Here’s an airline horror story for you: on a recent trip to the Philippines, David’s beloved Gibson ES-135 had it’s neck broken off. Unfortunately, David had signed a waiver stating that the airline wasn’t responsible for the damage, which apparently is an increasingly common practice on international flights. Bummer – fixing a broken Gibson neck can be expensive. I talked David through his options, explained that it could possibly be expensive depending on the severity of the damage, and he took it home with him to consider his options. A few days later, he decided he’d rather fix it up than sell it for parts, and brought it back to me to take care of it. David was prepared for the worst, but he lucked out: I was able to fix it WAY under budget. Here’s how it went down:
The guitar must have been dropped while it was in it’s case, but the case didn’t show any significant damage. But the combination of a drop plus string tension was enough to break the guitar’s neck right at the heel:
It appears to have mostly broken right at the joint, and there wasn’t any significant wood breaks. Now, Gibson typically uses a mortise and tenon joint in their electric guitars, and typically removing a neck like this involves: removing a fret above the joint, drilling a hole down into the joint under the fret, then inserting a hollow needle which is attached to a hose that is then attached to a steaming device (in my case, an espresso machine), and then very carefully steaming the glue joint apart. It’s a tedious process, but it turns out I didn’t have to do that at all. Upon examining the neck, my guitar tech’s intuition told me that this was a clean break at the glue joint, and lo and behold! I was able to gently remove the neck by hand. My hunch was correct – the glue joint severed, but the mortise and tenon were undamaged:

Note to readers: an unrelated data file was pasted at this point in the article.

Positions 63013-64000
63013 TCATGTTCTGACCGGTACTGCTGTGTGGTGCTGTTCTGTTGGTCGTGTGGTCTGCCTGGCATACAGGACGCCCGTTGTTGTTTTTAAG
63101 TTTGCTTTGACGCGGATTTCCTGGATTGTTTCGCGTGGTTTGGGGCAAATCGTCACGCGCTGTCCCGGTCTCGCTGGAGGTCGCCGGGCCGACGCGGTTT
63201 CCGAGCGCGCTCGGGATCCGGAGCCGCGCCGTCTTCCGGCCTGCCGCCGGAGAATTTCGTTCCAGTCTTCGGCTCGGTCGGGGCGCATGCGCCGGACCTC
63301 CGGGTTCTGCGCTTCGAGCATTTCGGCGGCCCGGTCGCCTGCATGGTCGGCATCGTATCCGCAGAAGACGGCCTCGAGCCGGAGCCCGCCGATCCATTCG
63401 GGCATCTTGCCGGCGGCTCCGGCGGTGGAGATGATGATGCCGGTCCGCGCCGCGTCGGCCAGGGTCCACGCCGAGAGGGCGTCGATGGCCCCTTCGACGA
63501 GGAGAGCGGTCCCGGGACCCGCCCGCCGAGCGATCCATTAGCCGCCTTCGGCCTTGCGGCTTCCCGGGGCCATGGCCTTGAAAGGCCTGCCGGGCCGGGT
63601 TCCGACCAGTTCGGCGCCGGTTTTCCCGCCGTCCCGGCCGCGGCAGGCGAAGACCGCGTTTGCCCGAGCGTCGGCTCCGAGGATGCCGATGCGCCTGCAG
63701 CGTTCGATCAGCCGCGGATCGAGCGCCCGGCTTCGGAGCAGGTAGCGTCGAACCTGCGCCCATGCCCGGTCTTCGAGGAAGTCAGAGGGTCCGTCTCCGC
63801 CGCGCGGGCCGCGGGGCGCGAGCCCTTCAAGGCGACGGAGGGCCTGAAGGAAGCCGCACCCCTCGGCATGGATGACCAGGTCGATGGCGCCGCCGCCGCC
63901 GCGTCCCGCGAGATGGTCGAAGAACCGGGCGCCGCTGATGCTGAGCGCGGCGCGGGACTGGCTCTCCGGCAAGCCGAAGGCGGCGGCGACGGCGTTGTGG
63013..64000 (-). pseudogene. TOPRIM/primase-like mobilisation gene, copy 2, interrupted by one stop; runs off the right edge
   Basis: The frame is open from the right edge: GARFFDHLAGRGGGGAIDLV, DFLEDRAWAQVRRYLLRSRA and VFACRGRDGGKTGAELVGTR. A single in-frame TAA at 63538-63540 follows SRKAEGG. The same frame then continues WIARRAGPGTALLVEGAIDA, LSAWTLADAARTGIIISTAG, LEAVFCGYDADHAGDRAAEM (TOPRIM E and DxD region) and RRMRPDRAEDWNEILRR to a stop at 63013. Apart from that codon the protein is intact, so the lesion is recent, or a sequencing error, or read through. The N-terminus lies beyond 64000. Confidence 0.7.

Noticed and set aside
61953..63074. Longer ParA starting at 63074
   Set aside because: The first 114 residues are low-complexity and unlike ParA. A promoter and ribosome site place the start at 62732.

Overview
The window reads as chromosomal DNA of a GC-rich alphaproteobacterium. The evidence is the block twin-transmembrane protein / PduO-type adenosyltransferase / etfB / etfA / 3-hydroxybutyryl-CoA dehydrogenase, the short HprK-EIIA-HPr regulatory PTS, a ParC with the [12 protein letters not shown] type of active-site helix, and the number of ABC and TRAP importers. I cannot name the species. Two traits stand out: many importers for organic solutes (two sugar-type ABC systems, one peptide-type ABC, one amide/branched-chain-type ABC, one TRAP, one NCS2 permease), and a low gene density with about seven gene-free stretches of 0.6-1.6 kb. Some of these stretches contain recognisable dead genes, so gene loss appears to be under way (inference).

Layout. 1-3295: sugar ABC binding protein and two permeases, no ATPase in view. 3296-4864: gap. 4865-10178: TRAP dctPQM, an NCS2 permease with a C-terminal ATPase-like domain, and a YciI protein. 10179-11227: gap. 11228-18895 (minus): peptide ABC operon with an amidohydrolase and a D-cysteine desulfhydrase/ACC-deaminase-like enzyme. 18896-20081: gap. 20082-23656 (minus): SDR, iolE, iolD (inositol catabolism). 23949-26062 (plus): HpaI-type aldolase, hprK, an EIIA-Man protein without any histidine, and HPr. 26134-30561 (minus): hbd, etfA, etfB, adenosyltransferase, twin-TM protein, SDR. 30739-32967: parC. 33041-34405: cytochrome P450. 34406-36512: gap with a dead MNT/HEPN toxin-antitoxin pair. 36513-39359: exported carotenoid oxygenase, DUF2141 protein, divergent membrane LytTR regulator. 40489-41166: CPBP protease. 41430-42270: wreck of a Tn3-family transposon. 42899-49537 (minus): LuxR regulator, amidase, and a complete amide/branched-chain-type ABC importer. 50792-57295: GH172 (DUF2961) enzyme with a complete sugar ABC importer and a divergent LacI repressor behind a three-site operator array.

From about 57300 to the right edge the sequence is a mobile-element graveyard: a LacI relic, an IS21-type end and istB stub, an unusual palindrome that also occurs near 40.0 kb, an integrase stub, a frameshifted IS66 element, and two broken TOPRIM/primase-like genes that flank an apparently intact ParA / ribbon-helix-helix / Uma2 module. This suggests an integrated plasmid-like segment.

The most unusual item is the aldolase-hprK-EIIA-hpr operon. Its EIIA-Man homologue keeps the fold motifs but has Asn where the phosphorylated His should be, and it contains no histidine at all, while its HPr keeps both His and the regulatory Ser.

There was almost no glue in there! So now the blame isn’t completely on the airline: Gibson didn’t bother to glue this together properly. Way to go, guys!
I cleaned up some of the wood and glue remnants off the joint with a chisel, making sure I didn’t reshape any of the wood, so it would be a tight fit when I clamped it back together:
Another common aspect of doing a neck reset is to reshape the heel to accurately set the neck angle as it joins the body. Fortunately for David, I discovered that this wasn’t necessary once I tested the fit before gluing to make sure the angle was correct:
The plane of the neck terminated just above the bridge, which is exactly where it should be. Awesome!
Now that I was satisfied with the fit of the mortise and tenon, and had checked the neck angle, it was time to glue it all up. Unlike Gibson, I used an appropriate amount of glue in the neck joint, clamped it all up, and let it sit for two days:
Two days later: success! This neck joint is stronger than ever!
Since the job came in way under budget, David opted to do a Fret Level and Setup next, and we’ll talk about fixing some of the finish cracks upon his inspection. This guitar was one step away from the garbage bin, and now it’s going to play and sound better than ever! Sweet!
[NOTE: For guitarists flying with your instrument: If you must check your instrument as luggage, make sure you slack the strings, and also make sure that nothing is in contact with your headstock while it’s in the case. Do not – I repeat, DO NOT pack anything around the headstock – this a sure way to break it right off if the case is dropped even a little bit. Also, be aware that Congress passed a bill in 2012 that relaxes restrictions on musical instruments as carry-ons, so if anybody gives you any guff about bringing your 1959 Gibson Les Paul on the flight, refer them to the Section 403 of the legislation, the Federal Aviation Administration (FAA) Modernization and Reform Act of 2012, which states “An air carrier providing air transportation shall permit a passenger to carry a violin, guitar, or other musical instrument in the aircraft cabin, without charging the passenger a fee in addition to any standard fee that carrier may require for comparable carry-on baggage ….”. Good luck and happy flying!]